cutting are enumerated above.
            Uncuttable Alloy Systems?
                                                Oxy-Gas Cutting

• Why not Stainless Steels?
   – High melting temperature oxide layers, Cr2O3
• Why not Aluminum Alloys?
   – High melting temperature oxide layers, Al2O3
   – High thermal conductivity
• Why not Titanium Alloys?
   – Oxygen and carbon pickup
• Why not Copper Alloys?
   – High thermal conductivity
   – Possibility of Acetylide formation
• Why not Cast Alloys?
   – Molten SiO2 layer covering kerf

       • The torch tip, oxygen pressure
       and travel speed must be properly
       • Too slow - shuts down.
       • Too fast - too much drag, won’t
       cut completely through particualrly
       at edges.
              Flame Cutting Operations

Cutting an edge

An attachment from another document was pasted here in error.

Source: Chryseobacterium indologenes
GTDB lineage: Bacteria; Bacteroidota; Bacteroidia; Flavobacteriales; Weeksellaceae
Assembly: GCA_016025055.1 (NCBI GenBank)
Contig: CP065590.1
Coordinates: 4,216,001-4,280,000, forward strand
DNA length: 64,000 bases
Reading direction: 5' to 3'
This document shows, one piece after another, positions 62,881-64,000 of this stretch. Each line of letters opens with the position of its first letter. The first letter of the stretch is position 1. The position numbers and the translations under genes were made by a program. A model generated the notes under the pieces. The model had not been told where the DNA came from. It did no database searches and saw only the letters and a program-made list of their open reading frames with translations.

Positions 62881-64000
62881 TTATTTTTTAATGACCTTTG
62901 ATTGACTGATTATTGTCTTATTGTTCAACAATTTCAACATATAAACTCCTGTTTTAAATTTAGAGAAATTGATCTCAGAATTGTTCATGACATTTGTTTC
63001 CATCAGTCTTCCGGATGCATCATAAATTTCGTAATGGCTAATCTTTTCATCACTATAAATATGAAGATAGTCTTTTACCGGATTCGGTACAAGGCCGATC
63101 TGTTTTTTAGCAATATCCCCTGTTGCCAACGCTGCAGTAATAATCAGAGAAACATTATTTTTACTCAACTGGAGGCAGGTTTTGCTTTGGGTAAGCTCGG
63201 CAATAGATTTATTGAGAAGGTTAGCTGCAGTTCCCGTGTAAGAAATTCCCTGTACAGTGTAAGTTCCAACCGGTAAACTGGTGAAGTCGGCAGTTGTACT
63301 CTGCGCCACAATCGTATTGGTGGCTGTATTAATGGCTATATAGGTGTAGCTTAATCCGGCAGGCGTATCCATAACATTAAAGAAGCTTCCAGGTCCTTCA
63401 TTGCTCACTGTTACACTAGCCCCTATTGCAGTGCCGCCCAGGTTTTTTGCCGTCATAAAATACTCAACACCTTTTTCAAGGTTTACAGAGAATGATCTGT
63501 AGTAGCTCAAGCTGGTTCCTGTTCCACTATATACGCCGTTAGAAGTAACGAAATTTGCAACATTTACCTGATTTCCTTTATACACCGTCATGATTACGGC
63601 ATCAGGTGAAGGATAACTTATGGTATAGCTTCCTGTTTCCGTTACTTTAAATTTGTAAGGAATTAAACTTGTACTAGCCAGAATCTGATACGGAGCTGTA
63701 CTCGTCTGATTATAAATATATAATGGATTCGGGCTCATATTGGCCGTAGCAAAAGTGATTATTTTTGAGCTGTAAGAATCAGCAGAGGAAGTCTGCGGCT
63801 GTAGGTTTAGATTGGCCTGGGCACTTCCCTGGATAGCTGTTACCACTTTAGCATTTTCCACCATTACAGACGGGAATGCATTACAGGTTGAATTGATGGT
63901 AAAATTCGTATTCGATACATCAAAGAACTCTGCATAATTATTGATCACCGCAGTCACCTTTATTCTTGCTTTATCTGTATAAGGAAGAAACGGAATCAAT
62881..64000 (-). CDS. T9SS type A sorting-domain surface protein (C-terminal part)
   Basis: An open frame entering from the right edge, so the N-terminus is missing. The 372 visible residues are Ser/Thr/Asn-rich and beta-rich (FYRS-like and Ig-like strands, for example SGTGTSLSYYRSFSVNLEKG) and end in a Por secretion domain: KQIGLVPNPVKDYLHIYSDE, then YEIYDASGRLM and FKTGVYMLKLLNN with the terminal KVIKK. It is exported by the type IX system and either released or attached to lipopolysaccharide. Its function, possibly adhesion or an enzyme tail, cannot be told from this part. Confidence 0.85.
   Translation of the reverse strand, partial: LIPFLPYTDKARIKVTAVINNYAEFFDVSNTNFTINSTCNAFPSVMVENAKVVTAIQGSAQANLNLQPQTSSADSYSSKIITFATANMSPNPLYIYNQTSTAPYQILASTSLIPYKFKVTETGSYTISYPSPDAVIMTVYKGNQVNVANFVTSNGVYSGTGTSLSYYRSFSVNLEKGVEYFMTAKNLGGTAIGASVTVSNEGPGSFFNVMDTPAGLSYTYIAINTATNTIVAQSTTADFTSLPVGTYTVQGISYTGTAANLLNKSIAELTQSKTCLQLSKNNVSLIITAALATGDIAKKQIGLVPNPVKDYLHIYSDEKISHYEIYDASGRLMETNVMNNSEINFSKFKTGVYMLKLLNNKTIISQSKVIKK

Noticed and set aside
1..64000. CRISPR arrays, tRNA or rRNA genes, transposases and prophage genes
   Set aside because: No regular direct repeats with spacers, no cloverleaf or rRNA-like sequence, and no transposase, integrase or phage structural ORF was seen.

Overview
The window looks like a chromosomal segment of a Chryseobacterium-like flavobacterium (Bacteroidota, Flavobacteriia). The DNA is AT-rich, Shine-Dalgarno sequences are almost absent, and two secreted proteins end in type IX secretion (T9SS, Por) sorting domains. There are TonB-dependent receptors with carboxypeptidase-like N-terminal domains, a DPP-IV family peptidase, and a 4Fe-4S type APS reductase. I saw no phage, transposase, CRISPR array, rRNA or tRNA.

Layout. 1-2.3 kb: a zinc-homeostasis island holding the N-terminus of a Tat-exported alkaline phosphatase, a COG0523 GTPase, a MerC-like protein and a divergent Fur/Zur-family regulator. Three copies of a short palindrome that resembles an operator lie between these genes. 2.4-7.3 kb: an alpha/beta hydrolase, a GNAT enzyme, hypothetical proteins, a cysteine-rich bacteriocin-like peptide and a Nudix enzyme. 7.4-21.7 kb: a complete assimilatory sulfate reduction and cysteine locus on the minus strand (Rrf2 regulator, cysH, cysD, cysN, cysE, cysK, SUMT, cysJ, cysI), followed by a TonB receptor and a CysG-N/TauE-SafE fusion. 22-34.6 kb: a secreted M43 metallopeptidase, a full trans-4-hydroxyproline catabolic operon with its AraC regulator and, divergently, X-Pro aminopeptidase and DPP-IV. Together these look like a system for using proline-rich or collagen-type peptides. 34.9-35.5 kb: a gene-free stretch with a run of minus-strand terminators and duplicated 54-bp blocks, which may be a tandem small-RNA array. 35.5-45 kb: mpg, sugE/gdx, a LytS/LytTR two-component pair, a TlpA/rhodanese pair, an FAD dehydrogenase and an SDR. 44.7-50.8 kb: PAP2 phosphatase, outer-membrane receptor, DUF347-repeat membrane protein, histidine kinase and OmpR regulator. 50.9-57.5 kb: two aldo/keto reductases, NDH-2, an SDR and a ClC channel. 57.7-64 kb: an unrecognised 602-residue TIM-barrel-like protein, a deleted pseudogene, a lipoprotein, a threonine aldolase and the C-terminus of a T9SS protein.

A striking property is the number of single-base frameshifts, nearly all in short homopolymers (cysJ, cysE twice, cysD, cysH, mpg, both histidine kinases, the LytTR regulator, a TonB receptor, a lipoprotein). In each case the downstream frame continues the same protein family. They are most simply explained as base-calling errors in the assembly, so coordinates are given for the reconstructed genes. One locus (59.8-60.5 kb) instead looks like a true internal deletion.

preparation for           Stack cutting
Rail Failures and Welding
Thermit or Thermite Welding

                           Aluminothermic Welding

•   For maximum efficiency, the magnetite thermite mixture should contain
    23.7% aluminium and 76.3% iron oxide (mass percent).
•   Using hematite, iron (III) oxide, the themite mixture should contain 25.3%
    aluminum and 74.7% iron oxide (mass percent).
•   The reaction using Fe3O4 produces a substantially larger amount of
    energy/mole reaction. The reaction using Fe2O3 produces more energy/gram
    of thermite mixture.
•   Temperature is raised to 2000-2200oC.
Other Thermite Systems
• Identify other alloy systems that can be
  joined using thermite reactions.
                     Safety of Thermit Welding

• Thermite should not be used near flammable materials; small
  streams of molten iron released in the reaction can travel
  considerable distances and may melt through metal containers,
  ignite their contents, etc.